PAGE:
What you need to know about Gigabit Fiber construction
North Raleigh homeowner Dave Grupy lost power not just once, but twice since contractors for AT&T started laying down lines for their fiber optic services. But power wasn't the only problem.
"Week later, came home from work and found a 5-foot trench dug up to the tree line and my irrigation was cut," Grupy said.
Grupy says he complained about the damages to the supervisor of the crew.
"'We'll fix it but it's no big deal.' I told them it was a big deal because he just ruined my yard, and I didn't give him permission to dig all the way up my yard," he said.
Grupy's biggest concern is what happened once the work was done.
"They just laid some sod on top of everything, kind of looked like a patchwork quilt. I had a nice looking yard, and I'm not getting any relief from them to re-sod the entire area," he said.
Grupy got in touch with me, and I got in touch with AT&T. They had several representatives back out at Grupy's house to look at his yard.
Grupy tells me after the meeting he was told they are going to re-sod the area of his yard that he says was not put back to the way it was before the fiber lines were laid. He also say they were going to have a landscaper look at his irrigation system to make sure it was fixed correctly. Grupy said once that happens, he will be satisfied.
A representative with AT&T said:
"We are working diligently to expand and enhance our local network to deliver high-speed Internet access. We expect our contractors to obtain proper permitting, closely follow local construction codes and work to minimize any disruption for residents. We are continuing to work with the customer, and apologize for any inconvenience. Meanwhile, AT&T proactively alerts residents with door hangers before we begin utility work. Residents can also get more information at att.com/gigapower."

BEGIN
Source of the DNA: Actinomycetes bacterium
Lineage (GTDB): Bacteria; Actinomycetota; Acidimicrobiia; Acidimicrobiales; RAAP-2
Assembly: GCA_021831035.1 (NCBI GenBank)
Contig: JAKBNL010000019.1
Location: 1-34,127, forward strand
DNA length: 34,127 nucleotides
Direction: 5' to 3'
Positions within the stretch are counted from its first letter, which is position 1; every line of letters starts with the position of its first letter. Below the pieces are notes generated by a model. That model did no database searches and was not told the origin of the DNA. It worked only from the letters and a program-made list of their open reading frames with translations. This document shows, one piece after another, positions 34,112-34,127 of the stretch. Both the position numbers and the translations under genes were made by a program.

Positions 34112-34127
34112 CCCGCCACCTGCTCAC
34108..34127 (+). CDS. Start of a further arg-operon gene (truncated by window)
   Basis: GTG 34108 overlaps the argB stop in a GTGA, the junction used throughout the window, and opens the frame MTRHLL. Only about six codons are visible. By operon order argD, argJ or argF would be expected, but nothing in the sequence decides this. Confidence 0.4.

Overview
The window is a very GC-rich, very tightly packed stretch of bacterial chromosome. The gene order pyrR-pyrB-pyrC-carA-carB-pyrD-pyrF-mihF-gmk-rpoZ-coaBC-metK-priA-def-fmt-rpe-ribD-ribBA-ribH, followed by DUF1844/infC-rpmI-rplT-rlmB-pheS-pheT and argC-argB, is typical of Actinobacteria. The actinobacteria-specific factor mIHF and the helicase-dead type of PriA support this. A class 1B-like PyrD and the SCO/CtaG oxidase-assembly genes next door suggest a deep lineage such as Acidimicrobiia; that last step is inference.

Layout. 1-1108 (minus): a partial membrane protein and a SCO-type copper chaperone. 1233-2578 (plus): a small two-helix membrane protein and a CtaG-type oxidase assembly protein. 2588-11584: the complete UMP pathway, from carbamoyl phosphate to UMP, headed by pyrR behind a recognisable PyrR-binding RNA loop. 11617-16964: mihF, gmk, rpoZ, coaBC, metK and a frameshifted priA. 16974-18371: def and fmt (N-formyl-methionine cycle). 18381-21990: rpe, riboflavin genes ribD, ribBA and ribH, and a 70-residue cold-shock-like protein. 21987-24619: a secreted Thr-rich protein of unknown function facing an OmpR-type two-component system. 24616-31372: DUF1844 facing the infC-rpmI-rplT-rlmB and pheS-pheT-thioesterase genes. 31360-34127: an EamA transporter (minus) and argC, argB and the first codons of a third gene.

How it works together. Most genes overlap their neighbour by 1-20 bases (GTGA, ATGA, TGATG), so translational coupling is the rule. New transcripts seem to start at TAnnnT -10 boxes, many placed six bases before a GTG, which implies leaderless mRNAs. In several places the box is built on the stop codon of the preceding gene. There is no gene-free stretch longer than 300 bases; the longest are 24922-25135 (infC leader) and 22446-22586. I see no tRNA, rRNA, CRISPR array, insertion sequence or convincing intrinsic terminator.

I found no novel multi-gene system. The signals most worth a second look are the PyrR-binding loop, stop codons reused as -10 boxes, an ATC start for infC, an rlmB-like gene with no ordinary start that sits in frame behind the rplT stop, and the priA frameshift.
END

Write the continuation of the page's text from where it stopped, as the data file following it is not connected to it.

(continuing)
What are your rights when it comes to utility easements? You should first receive an informational door hanger in advance of the work. Then, different color markings will be sprayed on the ground several weeks before construction. The markings show the contractors where the existing underground utility lines are laid.
Companies can place the fiber along the water, sewer and electrical lines, in most cases, the right of way includes the area from the curb towards your home for about 11 feet. If the crew has to venture further than the easement allows, companies should get permission from property owners before working on private property.
After construction, your property should be restored to its original condition.
If you're not happy with how crews put your yard back, your first step is getting in touch with the company responsible for the work. If you're still not satisfied, file formal complaints with NC Attorney General's Office or the NC Utilities Commission.
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